Johannesburg - Gauteng Premier David Makhura has secured the first multibillion-rand investment deal with one of the major provincial governments of Italy - giving hope to millions of unemployed people in the province.

This was also the first for Stefano Bonaccini - the governor of the Emilia-Romagna Region province in northern Italy, to sign such a groundbreaking deal with one of the regions of Africa, and Gauteng in particular.

The deal was concluded during the third South Africa - Italy Summit 2016, which began at the Hyatt Regency Hotel in Rosebank yesterday.

The signing of the deal was witnessed by 250 chief executive officers from other African states and Italy, including diplomats and South Africa’s government ministers.

Declaring his acceptance to invest in Gauteng, Bonaccini said he was not in the country to “build walls”, but to extend his hand and work with Makhura to exchange ideas in the field of knowledge, research and agri-processing.

Entities like Johannesburg Water, Tshwane Water and others in the different municipalities were set to benefit. The Italian also vowed to assist in research through partnership with local universities and the setting up of manufacturing industries for the benefit of the two provinces.

“This is a five-year deal, but we are looking beyond the five years,” he promised. Bonnacini said they chose Gauteng because as the two provinces have a lot a common.

Both contribute significantly to the GDP of their respective countries. His sentiments were also echoed by Italy's ambassador to South Africa Pietro Giovanni Donnici, who said his country chose South Africa because of its rule of law and the availability of institutions of democracy.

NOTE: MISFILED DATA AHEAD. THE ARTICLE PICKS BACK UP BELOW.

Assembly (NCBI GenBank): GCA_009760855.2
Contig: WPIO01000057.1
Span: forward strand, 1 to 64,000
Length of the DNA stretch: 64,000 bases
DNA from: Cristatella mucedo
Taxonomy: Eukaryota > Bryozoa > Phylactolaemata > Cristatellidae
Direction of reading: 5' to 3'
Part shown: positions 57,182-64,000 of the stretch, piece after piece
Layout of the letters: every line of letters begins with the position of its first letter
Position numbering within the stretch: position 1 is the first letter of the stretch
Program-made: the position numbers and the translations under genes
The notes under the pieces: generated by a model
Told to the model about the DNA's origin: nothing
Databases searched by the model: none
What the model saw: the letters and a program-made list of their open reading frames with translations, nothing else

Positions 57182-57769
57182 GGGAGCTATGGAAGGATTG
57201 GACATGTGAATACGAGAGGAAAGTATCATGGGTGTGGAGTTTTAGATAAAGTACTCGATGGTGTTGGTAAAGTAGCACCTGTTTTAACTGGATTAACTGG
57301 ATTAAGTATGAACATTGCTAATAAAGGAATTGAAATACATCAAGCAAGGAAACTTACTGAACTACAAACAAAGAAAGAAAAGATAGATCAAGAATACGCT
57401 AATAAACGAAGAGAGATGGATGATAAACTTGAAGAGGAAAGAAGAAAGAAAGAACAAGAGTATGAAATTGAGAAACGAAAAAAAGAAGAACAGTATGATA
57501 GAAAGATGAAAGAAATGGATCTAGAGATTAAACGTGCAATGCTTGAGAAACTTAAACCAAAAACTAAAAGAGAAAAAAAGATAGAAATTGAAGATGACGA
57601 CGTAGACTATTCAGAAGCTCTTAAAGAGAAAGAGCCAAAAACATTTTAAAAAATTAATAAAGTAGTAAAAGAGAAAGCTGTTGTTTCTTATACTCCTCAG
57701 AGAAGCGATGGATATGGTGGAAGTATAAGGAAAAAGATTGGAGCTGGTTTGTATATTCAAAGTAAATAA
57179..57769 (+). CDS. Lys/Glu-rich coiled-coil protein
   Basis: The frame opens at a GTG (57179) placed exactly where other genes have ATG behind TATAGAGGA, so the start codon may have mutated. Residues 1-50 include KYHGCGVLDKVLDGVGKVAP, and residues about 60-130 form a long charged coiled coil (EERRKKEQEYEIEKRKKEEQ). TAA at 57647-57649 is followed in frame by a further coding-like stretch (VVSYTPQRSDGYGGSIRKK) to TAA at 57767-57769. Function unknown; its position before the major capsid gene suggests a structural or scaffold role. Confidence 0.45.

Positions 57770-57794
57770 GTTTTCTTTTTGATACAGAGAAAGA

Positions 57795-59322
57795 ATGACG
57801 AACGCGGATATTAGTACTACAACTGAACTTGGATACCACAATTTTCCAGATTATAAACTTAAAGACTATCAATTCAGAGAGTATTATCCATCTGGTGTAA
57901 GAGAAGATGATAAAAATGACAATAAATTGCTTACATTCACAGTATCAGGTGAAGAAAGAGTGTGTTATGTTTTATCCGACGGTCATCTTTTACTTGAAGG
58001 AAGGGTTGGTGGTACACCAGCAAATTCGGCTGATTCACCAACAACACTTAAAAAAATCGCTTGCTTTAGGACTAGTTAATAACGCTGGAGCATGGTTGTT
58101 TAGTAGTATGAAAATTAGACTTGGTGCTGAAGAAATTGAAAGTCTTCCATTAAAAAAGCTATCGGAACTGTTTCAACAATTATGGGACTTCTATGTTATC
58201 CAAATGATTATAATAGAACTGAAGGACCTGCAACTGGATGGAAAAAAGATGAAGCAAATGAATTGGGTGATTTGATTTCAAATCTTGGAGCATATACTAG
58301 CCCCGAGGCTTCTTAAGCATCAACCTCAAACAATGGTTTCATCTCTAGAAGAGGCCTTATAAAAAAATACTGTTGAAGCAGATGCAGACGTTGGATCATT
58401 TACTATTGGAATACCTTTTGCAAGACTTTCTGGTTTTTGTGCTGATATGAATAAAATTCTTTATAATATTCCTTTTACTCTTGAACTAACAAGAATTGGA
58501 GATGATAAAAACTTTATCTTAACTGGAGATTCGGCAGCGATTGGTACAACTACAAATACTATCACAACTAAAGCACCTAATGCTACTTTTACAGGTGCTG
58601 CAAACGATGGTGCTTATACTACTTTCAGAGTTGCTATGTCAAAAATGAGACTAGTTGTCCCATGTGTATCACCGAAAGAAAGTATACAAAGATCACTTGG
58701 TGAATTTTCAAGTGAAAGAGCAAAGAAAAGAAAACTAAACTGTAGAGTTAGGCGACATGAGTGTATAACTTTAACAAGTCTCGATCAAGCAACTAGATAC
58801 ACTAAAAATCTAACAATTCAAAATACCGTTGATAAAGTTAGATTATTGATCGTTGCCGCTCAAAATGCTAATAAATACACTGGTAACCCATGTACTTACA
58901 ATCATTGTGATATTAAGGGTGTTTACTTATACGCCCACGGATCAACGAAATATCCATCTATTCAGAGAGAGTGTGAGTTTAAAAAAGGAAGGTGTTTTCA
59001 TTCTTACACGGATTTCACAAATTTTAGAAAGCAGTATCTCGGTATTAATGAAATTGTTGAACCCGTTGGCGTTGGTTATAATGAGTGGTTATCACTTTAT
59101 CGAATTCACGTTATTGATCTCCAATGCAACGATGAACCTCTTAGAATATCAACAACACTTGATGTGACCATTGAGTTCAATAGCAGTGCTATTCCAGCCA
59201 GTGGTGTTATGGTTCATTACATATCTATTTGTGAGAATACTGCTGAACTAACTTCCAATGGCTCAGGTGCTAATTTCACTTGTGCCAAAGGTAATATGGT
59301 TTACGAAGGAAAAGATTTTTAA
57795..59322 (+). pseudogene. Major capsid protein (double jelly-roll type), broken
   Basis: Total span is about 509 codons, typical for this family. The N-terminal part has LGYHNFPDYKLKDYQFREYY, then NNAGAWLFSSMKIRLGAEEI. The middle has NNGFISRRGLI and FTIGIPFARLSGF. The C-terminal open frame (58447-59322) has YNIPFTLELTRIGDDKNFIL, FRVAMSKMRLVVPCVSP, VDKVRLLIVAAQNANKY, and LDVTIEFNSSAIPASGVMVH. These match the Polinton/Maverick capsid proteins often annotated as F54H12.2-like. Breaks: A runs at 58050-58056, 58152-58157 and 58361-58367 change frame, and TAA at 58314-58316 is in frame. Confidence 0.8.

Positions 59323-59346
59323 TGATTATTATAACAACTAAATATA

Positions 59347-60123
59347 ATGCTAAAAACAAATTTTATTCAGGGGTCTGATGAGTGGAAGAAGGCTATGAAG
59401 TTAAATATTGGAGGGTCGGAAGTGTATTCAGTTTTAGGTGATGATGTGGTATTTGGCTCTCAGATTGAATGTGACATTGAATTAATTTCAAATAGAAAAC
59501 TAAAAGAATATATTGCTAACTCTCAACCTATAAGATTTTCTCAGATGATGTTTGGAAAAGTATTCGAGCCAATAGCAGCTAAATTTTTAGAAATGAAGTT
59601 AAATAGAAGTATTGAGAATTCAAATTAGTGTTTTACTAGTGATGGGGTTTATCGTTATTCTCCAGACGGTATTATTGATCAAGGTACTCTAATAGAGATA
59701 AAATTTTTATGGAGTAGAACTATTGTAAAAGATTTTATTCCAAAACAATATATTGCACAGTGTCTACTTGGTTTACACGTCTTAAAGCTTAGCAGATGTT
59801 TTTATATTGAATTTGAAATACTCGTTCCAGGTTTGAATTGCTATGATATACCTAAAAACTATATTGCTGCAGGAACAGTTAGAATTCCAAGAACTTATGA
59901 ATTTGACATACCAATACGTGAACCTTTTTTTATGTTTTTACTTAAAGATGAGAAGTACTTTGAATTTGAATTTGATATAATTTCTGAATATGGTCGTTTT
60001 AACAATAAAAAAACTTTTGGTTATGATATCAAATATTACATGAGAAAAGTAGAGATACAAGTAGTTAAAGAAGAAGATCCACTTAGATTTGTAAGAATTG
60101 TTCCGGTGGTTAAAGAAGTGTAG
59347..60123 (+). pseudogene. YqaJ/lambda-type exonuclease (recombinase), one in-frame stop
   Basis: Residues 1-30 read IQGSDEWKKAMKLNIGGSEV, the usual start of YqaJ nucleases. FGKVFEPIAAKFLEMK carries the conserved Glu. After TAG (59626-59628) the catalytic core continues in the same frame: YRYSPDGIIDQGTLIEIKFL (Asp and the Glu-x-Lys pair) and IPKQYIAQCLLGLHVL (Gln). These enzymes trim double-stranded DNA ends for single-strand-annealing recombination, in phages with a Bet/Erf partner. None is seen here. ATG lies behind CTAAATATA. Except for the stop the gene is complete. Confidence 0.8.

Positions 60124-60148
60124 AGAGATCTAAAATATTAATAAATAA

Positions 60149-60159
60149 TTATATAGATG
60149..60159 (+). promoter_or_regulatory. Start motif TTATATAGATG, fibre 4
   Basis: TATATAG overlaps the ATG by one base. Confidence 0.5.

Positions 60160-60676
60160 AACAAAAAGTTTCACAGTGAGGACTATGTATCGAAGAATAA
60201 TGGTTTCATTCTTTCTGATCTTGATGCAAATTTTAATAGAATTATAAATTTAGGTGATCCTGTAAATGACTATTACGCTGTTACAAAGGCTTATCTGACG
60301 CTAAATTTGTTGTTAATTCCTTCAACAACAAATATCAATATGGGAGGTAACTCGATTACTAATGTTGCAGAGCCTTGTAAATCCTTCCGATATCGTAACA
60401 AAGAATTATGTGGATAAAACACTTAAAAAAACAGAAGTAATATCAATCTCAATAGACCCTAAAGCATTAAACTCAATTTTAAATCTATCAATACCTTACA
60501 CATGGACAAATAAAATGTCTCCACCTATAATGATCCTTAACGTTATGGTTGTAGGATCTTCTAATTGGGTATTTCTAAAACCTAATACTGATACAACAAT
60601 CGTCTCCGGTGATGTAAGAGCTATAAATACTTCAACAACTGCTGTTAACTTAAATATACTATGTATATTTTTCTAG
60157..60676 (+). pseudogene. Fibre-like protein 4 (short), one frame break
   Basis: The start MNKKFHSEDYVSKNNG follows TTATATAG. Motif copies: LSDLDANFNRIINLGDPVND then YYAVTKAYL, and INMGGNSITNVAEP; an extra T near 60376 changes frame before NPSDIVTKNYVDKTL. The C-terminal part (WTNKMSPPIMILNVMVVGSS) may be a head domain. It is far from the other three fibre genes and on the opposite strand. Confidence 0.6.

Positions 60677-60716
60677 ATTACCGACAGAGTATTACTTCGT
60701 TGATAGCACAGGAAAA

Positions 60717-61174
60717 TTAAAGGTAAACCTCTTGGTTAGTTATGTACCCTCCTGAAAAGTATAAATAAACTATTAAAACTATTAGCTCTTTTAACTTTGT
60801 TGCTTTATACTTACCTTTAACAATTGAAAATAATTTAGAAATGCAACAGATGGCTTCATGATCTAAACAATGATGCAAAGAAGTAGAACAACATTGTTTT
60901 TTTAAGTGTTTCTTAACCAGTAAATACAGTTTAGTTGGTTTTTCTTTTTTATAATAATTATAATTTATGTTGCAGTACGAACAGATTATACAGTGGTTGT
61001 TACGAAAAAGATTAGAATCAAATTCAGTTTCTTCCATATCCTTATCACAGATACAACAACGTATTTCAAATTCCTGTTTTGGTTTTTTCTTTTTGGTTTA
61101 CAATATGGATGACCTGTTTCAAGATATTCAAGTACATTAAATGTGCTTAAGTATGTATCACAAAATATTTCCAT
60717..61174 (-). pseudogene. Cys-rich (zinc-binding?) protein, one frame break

He said that created for the Italian government an environment to invest in South Africa and Gauteng.The ambassador was speaking after Water and Sanitation Minister Nomvula Mokonyane also signed a separate memorandum of understanding with her Italian counterpart, Barbara Degani, the deputy minister of environment, land and sea.

The occasion was also graced by the presence of the South African ambassador to Italy, Nomatemba Tambo - the daughter of former ANC president Oliver Tambo - who also gave the deal her blessing.

However, it was her father who forged relations with the Italian government 40 years ago while still in exile. These Italians still hold Tambo in high regard, and his daughter said their deal would “show Europeans how to deal with Africa”.

“It emerged during the summit that Makhura did a lobbying behind the scenes and managed to convince the European House Ambrosetti to choose Gauteng,” she said.

The two previous South Africa-Italy summits were held in Cape Town and through Makhura’s persuasion the Italian delegation headed to Gauteng. Makhura has vowed that all other similar summits would be held in Gauteng.

“Our main focus is to boost exports from the province, attract foreign direct investment (FDI) into the province, increase tourism and share interventions and programmes with targeted partners to ensure that the key role-players in the public and private sector promote sustainable development and an inclusive economy,” Makhura said.

Between 2006 and 2014, nine FDI projects have come into the Gauteng economy from Italy. These were worth more than R2.3 billion and created 1 300 jobs, he added.

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THE STAR